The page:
Silence is a tradition among the women of RitaÆs family, so it is no wonder that she must interpret for herself what her mother has left unsaid about the horrors of the Terezin concentration camp. But Rita faces a silence of her own: a Peronist militant in 1980s Argentina, she has been incarcerated and abused in Buenos AiresÆs infamous Escuela de Mecßnica de la Armada (ESMA) detention center. In an imagined dialogue between mother and daughter, Rita recreates TinkelehÆs unarticulated story, interweaving it with memories of her own childhood.
Breaking with the tradition of women as silent observers, Rita speaks not only for the nameless victims who have disappeared under ArgentinaÆs military dictatorship but those of the Holocaust. FingueretÆs trenchant novel of survival transforms silence into a cry for justice that cannot be stifled.
In a story that blurs the lines between the Shoah and one of Latin AmericaÆs bloodiest dictatorships, Fingueret probes the limits of representation. Exploring the themes of exile, violence, and national identity, she exposes an uncanny horrific resemblance. The experience of the Holocaust is repeated some thirty years laterùnot in Germany or in Poland, but in Buenos Aires. ùAlejandro Meter, University of San Diego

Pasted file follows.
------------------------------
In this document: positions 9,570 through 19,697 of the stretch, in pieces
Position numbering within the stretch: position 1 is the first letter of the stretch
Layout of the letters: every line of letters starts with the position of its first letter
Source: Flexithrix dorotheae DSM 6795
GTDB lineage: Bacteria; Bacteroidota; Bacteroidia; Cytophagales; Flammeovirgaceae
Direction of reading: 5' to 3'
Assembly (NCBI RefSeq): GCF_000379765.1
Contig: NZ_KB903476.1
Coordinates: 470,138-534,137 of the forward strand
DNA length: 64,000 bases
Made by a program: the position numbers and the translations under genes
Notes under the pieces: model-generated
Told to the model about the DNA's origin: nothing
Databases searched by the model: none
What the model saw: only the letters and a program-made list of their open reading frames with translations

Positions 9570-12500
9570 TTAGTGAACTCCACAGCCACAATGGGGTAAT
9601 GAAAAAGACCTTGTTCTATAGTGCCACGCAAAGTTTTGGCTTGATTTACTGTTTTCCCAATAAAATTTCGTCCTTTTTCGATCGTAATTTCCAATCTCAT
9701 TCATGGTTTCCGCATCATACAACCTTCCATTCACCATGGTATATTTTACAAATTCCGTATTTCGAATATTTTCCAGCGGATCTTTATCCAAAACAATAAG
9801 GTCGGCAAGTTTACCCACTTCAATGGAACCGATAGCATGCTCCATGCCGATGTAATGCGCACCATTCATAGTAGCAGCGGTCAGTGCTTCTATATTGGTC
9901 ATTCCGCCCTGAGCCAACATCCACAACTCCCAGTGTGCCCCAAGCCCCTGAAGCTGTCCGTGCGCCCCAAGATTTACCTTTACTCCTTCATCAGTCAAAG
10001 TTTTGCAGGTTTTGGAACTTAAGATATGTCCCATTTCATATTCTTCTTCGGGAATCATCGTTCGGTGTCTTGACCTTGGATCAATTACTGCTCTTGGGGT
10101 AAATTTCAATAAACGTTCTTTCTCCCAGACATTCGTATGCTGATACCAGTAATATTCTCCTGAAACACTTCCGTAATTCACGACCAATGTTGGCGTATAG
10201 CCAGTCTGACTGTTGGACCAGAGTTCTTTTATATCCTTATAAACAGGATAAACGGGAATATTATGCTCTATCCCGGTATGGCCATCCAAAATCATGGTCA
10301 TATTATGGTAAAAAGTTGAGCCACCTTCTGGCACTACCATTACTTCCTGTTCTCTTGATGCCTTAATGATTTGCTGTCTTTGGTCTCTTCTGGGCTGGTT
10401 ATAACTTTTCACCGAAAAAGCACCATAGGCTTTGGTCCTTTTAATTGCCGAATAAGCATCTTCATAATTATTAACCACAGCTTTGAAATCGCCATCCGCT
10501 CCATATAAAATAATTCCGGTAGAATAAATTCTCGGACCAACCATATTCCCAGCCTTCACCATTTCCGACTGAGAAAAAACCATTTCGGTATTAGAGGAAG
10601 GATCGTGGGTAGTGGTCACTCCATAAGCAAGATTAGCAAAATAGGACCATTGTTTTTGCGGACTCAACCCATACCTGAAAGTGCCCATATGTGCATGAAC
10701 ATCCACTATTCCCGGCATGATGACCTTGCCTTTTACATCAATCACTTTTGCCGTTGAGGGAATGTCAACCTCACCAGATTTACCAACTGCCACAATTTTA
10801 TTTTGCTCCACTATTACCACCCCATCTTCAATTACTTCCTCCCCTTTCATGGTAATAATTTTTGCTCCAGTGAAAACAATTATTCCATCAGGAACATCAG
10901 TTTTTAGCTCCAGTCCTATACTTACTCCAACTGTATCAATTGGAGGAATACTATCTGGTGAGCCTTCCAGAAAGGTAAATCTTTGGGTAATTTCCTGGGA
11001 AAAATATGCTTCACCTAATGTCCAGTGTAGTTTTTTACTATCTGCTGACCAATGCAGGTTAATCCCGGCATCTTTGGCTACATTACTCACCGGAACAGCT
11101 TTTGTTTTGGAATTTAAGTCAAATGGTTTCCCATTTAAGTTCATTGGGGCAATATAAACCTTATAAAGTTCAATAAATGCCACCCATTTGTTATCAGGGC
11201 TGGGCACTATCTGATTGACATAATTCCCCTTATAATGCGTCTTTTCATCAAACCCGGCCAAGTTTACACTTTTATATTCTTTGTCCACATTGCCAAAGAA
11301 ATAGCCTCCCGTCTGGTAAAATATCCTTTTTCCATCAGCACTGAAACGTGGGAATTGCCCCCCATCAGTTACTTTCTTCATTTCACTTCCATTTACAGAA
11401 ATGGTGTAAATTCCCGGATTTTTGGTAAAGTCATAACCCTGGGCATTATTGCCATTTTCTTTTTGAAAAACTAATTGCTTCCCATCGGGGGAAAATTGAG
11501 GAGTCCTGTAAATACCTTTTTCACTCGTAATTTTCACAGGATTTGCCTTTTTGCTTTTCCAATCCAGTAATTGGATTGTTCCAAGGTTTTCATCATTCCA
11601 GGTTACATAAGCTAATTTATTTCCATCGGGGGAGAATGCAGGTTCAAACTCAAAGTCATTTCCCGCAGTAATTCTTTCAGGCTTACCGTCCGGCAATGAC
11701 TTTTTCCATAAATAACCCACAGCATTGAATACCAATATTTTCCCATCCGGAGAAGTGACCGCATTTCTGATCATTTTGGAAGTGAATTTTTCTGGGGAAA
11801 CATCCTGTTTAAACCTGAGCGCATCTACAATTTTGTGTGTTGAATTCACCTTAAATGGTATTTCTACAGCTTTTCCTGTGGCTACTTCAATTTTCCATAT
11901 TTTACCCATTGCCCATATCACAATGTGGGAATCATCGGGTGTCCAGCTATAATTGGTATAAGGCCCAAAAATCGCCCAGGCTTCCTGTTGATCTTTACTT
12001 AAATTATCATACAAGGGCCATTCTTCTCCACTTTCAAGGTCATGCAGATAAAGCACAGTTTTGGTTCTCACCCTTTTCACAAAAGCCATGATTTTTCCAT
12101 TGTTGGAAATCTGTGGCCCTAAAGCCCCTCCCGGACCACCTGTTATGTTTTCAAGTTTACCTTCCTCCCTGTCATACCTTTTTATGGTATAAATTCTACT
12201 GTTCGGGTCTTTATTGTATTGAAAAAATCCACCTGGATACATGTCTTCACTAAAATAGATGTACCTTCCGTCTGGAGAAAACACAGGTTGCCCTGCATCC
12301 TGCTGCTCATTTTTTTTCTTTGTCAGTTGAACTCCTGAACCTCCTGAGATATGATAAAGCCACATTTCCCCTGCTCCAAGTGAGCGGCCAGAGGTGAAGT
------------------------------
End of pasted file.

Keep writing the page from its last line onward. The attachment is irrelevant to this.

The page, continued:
A formidable novel . . . unique in Argentine fiction for the way in which it melds the topics of Jewish history and identity with the recent political past of Argentina. ùDavid William Foster, author of Violence in Argentine Literature: Cultural Responses to Tyranny
The novel weaves a meditation on violence, prejudice, and torture with a celebration of the capacity to triumph over them. Its tone is intimate but its reach is broad. ùAlicia Borinsky, author of One Way Tickets: Writers and the Culture of Exile